Unless of course you're using oil paints then everything is different...


Nope, all my paints are vallejo game colour so water based. Thanks I'll pick up a pot of gloss and a pot of matte,and make sure to water it down before I start coating my bits :p]


So I guess the next question would be, how much should I paint first? Should I only paint the white areas, then gloss, then wash/highlight, then ... I dunno, gloss again, before painting all the silver/gold parts? Then one more gloss / matte coat to finish? This seems like a lot of coats.

Or should I do all the base colours (white, red, gold, bronze, silver), then gloss, then wash and highlight everything, then final gloss/matte. Less coats, I assume would be better?
   
Made in us
Nimble Mounted Yeoman





Texas

@Gunzhard has you going in the right direction. I had a bunch of white cloaks that were white, but I wanted a quick shade in the recessed areas and to help where colors transition. I tried a thinned out Nuln Oil wash, and it darkened the white too much, looked splotchy and bad. Here is what I did and really liked the results:

1. Paint the white area with clear semi-gloss acrylic. I used Testors brand.
2. When dry, mix up a bit more semi-gloss clear with a touch of black wash and some water to thin it out. Put this on, just like a wash.
3. When dry, go back and hit any raised areas with white or dry brush with white to make the raised areas as white as possible.

This gave the recessed areas a slightly darkened look without being too dark or obnoxious puddling. I did have to play around a bit with how much black wash I added to the mix, IIRC, but came out very nice.

My Novella Collection is available on Amazon - Action/Fantasy/Sci-Fi - https://www.amazon.com/Three-Roads-Dreamt-Michael-Leonard/dp/1505716993/ 
   
Made in us
Rampaging Furioso Blood Angel Dreadnought





Boston, MA

Niiru wrote:
 Gunzhard wrote:
Hahaha yes you want water based, for brush on varnish anyway, because you can easily thin it. But, make sure you really let it dry before doing stuff on it.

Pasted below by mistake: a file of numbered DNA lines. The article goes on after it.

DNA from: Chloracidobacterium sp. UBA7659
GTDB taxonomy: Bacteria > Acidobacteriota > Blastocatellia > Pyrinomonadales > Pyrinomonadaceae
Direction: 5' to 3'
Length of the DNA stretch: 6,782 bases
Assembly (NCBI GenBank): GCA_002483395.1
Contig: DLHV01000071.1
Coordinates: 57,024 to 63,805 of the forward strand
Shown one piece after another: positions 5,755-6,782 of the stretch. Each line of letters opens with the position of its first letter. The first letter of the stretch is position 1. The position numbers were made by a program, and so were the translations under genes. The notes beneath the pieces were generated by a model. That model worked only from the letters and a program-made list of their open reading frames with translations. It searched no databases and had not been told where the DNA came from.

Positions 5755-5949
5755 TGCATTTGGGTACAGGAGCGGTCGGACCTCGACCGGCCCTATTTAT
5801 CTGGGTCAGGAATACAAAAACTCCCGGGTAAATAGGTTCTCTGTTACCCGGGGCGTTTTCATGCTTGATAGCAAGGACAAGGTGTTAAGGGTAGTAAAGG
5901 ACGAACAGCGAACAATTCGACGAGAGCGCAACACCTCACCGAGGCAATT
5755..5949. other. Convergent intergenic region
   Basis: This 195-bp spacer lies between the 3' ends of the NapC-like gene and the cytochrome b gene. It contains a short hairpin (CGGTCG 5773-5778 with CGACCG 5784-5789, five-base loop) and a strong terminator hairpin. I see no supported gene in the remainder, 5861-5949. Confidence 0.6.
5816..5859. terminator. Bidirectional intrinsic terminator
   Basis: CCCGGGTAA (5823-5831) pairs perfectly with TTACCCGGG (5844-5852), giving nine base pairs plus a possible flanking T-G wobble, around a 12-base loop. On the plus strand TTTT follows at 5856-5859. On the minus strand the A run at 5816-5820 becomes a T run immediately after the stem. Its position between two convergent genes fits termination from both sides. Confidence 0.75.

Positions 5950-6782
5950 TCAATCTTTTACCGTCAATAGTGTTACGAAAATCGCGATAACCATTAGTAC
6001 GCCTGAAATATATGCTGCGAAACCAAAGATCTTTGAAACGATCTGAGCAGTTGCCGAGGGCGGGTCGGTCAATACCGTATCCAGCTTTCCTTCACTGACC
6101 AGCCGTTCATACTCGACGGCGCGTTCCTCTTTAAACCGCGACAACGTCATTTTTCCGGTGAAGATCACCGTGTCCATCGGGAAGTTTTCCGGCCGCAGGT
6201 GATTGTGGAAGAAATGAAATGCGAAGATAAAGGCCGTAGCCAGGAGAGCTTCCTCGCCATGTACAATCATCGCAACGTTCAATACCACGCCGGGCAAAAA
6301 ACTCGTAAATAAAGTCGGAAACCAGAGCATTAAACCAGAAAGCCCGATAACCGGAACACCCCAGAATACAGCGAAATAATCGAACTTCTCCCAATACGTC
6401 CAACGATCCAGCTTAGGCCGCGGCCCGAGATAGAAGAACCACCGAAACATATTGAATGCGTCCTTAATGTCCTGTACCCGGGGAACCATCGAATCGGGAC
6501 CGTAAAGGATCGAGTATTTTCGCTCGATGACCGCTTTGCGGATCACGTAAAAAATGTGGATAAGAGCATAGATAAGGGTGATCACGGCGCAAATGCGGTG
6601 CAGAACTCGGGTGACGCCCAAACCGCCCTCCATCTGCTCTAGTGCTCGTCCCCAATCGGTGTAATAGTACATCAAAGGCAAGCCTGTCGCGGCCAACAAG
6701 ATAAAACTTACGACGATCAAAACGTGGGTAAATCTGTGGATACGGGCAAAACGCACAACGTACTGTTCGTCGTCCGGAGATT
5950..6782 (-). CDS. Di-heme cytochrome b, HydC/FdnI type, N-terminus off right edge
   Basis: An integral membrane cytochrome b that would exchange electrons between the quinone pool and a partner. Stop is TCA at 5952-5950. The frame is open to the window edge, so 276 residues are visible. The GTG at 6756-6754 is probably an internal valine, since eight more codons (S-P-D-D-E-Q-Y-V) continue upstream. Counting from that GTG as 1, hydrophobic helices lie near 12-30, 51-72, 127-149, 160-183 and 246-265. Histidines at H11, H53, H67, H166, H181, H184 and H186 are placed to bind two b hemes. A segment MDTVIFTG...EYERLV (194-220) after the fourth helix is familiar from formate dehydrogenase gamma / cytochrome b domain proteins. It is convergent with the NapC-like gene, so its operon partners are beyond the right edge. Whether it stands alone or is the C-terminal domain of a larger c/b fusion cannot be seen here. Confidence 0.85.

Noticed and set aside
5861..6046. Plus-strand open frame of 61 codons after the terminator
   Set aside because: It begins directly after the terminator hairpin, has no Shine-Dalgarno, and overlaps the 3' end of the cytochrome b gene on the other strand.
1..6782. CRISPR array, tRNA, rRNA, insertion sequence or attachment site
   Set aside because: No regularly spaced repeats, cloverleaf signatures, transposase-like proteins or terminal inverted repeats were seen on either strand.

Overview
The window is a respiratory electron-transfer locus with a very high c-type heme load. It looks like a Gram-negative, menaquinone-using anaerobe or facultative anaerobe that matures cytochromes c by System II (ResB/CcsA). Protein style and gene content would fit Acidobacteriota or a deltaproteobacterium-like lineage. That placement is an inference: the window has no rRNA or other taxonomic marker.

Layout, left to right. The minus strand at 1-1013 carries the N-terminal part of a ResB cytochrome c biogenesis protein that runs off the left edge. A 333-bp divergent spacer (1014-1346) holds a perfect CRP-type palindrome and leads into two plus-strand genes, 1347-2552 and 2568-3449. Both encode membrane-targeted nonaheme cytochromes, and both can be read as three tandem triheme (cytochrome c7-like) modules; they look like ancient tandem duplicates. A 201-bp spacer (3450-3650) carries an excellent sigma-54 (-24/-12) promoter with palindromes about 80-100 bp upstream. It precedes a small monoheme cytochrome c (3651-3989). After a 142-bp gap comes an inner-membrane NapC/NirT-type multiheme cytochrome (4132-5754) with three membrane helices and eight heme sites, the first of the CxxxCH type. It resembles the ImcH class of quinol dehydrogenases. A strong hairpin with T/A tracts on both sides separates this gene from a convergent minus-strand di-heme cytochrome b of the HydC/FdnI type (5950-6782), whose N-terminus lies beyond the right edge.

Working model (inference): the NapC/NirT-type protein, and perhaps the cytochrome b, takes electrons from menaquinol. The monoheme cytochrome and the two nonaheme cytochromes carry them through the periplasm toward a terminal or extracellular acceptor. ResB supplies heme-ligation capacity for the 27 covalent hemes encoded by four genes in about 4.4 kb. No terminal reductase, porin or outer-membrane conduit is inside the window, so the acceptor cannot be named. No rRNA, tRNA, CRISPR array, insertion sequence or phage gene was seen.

Unless of course you're using oil paints then everything is different...


Nope, all my paints are vallejo game colour so water based. Thanks I'll pick up a pot of gloss and a pot of matte,and make sure to water it down before I start coating my bits :p]


So I guess the next question would be, how much should I paint first? Should I only paint the white areas, then gloss, then wash/highlight, then ... I dunno, gloss again, before painting all the silver/gold parts? Then one more gloss / matte coat to finish? This seems like a lot of coats.

Or should I do all the base colours (white, red, gold, bronze, silver), then gloss, then wash and highlight everything, then final gloss/matte. Less coats, I assume would be better?


Yeah the latter is more like it. You really only need to gloss once, unless you're just doing the 2nd gloss for gaming / handling protection, or decals. I prefer to base coat everything, except metallics, gloss, add decals, wash, (gloss again if using decals), matte, then do metallics... but I'm sure you can find your own favorite method.

Please check out my photo blog: http://atticwars40k.blogspot.com/ 
   
Made in us
Dakka Veteran





 Gunzhard wrote:
Niiru wrote:
 Gunzhard wrote:
Hahaha yes you want water based, for brush on varnish anyway, because you can easily thin it. But, make sure you really let it dry before doing stuff on it.

Unless of course you're using oil paints then everything is different...


Nope, all my paints are vallejo game colour so water based. Thanks I'll pick up a pot of gloss and a pot of matte,and make sure to water it down before I start coating my bits :p]


So I guess the next question would be, how much should I paint first? Should I only paint the white areas, then gloss, then wash/highlight, then ... I dunno, gloss again, before painting all the silver/gold parts? Then one more gloss / matte coat to finish? This seems like a lot of coats.

Or should I do all the base colours (white, red, gold, bronze, silver), then gloss, then wash and highlight everything, then final gloss/matte. Less coats, I assume would be better?


Yeah the latter is more like it. You really only need to gloss once, unless you're just doing the 2nd gloss for gaming / handling protection, or decals. I prefer to base coat everything, except metallics, gloss, add decals, wash, (gloss again if using decals), matte, then do metallics... but I'm sure you can find your own favorite method.



I'll have to trial and error on the metallic trim, as I have both the vallejo metallic paints and some of the metallic sharpie pens (which are really good for colour, but I don't know if they will run or streak when a varnish is applied...)